Modded Steam Deck "Ultimate" gets gobs of storage, enhanced cooling, upgraded thumbsticks...

Shawn Knight

Posts: 14,318   +162
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Why it matters: For a first-gen device, Valve's Steam Deck is pretty flexible when it comes to DIY repairs and upgrades. Although Valve might not want you to do a boatload of tinkering, it is possible to upgrade the handheld's SSD without too much fuss. iFixit also sells a variety of replacement parts but these really only scratch the surface of what's possible. With a bit of imagination (and some quality-of-life compromises), it's possible to further build on Valve's vision as Linus Tech Tips recently demonstrated.

To create the "Ultimate" Steam Deck, Linus Sebastian and crew started by adding a 1TB SanDisk Extreme memory card to the handheld. They also managed to get their hands on a 30mm Micron 2TB NVMe SSD engineering sample. Micron said they weren't sure if it would even work in the Steam Deck but spoiler – it does.

The team also upgraded the Steam Deck's thumbsticks, opting for a set of electromagnetic joysticks from GuliKit. The default Steam Deck thumbsticks are potentiometer-based and can wear down over time, leading to issues like drifting. GuliKit's sticks use magnets which should eliminate such issues and are more precise.

In a previous video, the team added a massive passive cooler from Thermalright – the HR-09 2280 – to their Steam Deck. The mod sort of worked, but not as fully intended. Rather than keeping the system cooler, it just prolonged how long it took to heat up. After about half an hour, it got just as hot as before.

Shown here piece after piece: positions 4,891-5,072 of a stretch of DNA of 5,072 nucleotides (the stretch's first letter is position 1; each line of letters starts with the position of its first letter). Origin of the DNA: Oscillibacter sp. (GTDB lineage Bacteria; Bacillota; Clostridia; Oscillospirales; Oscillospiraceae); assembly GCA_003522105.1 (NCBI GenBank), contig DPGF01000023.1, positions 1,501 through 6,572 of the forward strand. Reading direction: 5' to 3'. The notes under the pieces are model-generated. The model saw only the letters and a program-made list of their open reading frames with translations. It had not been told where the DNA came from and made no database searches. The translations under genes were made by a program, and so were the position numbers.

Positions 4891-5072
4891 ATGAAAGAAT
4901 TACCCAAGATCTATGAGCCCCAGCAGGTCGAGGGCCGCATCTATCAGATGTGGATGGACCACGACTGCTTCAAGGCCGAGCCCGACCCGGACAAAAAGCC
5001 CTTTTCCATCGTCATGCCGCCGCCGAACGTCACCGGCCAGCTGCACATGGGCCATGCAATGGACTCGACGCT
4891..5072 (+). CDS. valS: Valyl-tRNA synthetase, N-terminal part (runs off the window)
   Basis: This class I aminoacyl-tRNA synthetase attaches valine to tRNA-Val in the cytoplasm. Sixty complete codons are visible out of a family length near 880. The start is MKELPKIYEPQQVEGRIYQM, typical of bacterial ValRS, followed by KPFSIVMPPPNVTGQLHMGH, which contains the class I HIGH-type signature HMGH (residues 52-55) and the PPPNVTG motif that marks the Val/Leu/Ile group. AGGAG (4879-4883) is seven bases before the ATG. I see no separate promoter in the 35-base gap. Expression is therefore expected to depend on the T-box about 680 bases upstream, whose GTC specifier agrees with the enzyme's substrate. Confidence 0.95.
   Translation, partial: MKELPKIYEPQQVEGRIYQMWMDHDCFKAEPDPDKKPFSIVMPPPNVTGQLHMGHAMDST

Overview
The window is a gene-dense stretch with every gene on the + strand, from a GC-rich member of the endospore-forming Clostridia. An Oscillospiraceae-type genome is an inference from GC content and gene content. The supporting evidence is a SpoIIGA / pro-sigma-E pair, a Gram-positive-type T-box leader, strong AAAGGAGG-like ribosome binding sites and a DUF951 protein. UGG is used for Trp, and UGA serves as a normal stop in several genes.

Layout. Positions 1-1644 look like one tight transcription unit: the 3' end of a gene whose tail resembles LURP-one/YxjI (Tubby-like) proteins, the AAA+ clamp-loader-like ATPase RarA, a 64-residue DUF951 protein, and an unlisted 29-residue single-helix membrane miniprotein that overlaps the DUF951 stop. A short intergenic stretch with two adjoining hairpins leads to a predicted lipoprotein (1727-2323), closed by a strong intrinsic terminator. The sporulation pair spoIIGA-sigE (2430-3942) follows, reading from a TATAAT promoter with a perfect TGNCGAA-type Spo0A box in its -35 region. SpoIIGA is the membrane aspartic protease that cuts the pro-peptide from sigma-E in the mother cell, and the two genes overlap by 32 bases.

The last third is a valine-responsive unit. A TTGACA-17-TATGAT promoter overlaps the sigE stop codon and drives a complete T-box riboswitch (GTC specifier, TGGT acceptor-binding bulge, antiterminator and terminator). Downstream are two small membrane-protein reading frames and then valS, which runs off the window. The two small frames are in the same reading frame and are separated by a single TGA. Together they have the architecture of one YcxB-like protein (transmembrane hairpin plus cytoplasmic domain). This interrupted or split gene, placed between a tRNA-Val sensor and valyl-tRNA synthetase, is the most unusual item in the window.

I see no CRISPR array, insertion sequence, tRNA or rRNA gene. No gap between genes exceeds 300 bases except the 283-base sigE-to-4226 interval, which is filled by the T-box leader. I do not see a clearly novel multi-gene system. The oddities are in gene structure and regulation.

With the latest round of upgrades, they added a cooling fan to the passive sink. Another small passive heatsink was affixed to a tiny battery management chip that gets very toasty under load.

(iFixit has a good tutorial on tearing down the Steam Deck)

Continuing on, Linus and crew added a dbrand Kill Switch to protect the console. Some modifications were needed for the case to fit with the heatsink sticking out the back but this was easily handled with a rotary cutting tool. They also made custom thumbstick protectors and added a tempered glass screen protector as well as body skins to minimize scratches.

The team additionally affixed a 10,000mAh power bank to the rear of the Steam Deck for added battery life.

To say the build is overkill would be an understatement but it does address several of the handheld's shortcomings. Not all of the mods are graceful and they certainly add some extra weight to the overall package, pushing it from 1.49 pounds stock to 2.42 pounds. Still, it shows what's possible if you're willing to invest a bit of time and money into the handheld and with any luck, maybe Valve will incorporate some of these ideas into future builds.

I'm personally looking forward to seeing what the modding community can pull off once the Steam Deck Dock launches. Water cooling, anyone?

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Posts: 2,993   +3,906
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Being able to do all of this certainly makes it more appealing.

And it's a little sad that the "can I mod stuff I own?" bar is so low that we have to applaud stuff like this...

Edit: Clarity.
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Posts: 1,204   +1,752
To me the point of the steam deck is its affordability and that all its components were selected as a purpose-built system: I.e., that it delivers an entertaining experience for what it is. Yes, it's graphics are weak relative to my desktop but that's not the point and there's a lot less need for pixels when the screen is much smaller anyway.


Posts: 239   +199
720p on a portable in 2022 is hardly anything to write home about.

You're not seeing the hole picture:
- AAA games on high quality need ATM mostly dedicated graphics with high TDPs, specially at 1080p or 4K
- AMD and Apple Mx chips are the only ones with enough power to even run them at all at good framerates being iGPUs
- to have a portable device with such chips is very hard and sadly you can't have an Apple M2 in it, so AMD is next
- if you wait 3 more years you may have what you desire but as long as no-one can compete with Apple's M2 and add windows support, you are out of luck.